(Photo: Colourbox)

Working in banks for free

Bank employees in Norway, Sweden and Ireland don’t make use of all their accrued comp time.

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Employees who have worked overtime without extra pay and have the right take an equivalent amount of time off, in other words use their ‘comp time’, often end up simply working overtime for free. They don’t take the time off that they have coming to them.

“The most remarkable thing I discovered was that the compensatory time-off system doesn’t work as it is supposed to,” says Heidi Nicolaisen, a researcher at the Institute for Labour and Social Research (Fafo).

She has studied bank employees and their work, which is characterised by performance and awards that are largely linked to individual achievements. As a result staffs tend to steer their own working hours more in accordance with results than the working hour regulations.

Nicolaisen has looked into ways that work hour regulations have changed in the past 30 years with a focus on amendments in the overtime rules from 1990 to 2008. Compensation time off has to a large degree gained headway at the expense of overtime pay.

“The argument for the use of compensation time is that it provides flexibility and is more family-friendly. Yet in my studies I’ve seen that compensation in the form of time off differs from overtime pay by being more vulnerable; it’s postponed and in many cases never used.”

“A big advantage with overtime pay is that it can’t just vanish, at least it gets paid,” says Nicolaisen, who is presenting her doctoral thesis at the University of Oslo on 25 November this year.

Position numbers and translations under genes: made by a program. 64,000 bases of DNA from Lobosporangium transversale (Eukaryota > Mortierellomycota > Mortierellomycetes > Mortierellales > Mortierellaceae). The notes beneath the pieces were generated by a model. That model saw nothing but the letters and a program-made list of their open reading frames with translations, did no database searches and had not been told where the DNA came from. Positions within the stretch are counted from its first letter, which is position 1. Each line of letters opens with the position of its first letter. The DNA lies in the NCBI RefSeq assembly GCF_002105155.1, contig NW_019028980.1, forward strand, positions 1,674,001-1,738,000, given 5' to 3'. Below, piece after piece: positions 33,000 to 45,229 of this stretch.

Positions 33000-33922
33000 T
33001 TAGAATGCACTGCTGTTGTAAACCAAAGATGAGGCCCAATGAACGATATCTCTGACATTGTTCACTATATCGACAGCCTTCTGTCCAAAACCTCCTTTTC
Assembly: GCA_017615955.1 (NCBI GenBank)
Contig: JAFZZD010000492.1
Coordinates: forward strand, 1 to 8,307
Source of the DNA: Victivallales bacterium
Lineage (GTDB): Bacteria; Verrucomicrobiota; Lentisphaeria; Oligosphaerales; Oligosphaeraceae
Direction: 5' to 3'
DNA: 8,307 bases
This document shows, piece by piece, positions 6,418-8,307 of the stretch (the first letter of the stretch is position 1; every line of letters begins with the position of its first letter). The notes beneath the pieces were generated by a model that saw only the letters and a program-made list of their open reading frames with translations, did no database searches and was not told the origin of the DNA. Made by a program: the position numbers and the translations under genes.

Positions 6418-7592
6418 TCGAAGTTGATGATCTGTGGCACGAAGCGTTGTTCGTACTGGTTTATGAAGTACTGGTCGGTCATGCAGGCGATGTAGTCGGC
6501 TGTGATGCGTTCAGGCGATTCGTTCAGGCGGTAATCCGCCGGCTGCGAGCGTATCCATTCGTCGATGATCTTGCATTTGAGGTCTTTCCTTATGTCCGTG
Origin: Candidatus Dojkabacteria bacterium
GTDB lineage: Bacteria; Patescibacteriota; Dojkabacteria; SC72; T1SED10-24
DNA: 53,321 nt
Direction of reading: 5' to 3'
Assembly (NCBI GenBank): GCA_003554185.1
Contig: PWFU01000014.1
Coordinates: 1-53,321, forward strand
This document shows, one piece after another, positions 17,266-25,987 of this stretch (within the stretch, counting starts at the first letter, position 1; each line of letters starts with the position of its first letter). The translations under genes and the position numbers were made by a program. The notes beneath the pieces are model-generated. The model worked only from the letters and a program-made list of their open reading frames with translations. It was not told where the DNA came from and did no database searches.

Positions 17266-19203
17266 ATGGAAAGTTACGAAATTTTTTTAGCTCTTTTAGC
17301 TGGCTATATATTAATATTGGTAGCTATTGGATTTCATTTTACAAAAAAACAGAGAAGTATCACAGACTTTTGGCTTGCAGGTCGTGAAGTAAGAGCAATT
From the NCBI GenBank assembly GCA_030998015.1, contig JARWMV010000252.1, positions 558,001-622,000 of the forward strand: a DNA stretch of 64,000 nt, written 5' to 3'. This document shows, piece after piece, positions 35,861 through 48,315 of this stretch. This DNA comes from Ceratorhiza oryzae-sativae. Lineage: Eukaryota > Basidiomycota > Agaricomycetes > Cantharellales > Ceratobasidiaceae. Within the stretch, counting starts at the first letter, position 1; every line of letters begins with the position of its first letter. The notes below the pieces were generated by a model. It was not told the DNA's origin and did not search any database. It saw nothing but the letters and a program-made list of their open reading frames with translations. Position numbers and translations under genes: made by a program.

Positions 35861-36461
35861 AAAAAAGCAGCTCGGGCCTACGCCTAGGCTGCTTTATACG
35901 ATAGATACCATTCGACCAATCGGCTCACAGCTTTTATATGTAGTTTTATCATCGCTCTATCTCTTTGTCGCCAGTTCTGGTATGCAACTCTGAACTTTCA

Several fields

Banks have gone through several rounds of downsizing and cost cuts in recent decades. The trend toward little customer contact or none at all is beginning to turn. Mounting competition among banks forces them to see what they can do to attract new customers and retain their old ones.

Nicolaisen explains that the banks are becoming customer oriented again, and that can lead to more pressure on them to extend opening hours and become more flexible. As an example she mentions the bank DnB NOR which has started a 24-hour telephone service. This means somebody is on the job at all hours to take calls from customers.

“Bank jobs aren’t the only ones where comp time works like this. There’s reason to believe that it happens in all fields of work where salaries are result oriented and goal-regulated. If you have a salary that is based on performance it’s hard to take time off work unless the goal has been achieved, the job is done. Shop stewards or trade union representatives say that employees find it hard to take the time off because they know this will increase the work load of their colleagues on the job,” says Nicolaisen.

Small variations

Regulations in the three countries are not identical but Sweden and Norway a lot alike.

“In Ireland they have the same practice with use of comp time, but it’s not regulated by law. The difference between the three countries isn’t that great. Contrary to what you’d expect, bank employees in Ireland have shorter working hours than in the two Scandinavian countries. In Ireland their work week is 35 hours, in Norway 37.5 and in Sweden they have one hour a week more than us,” says the researcher.

Nicolaisen has studied all the wage contracts for the bank trade in the course of nearly two decades. The traditional regulations for normal working hours are still intact, but new rules have been negotiated for unfavourable working hours and for compensatory time-off.

She has interviewed union representatives in a number of banks to find out whether or how the regulations are followed.

“Reforms that would appear to be an advantage for the employees can have unexpected consequences as work cultures evolve. I haven’t seen how much employees have worked without taking overtime pay or comparable time off. More research would be needed to quantify that. But I can confirm it’s happening,” says Heidi Nicolaisen.

Translated by: Glenn Ostling

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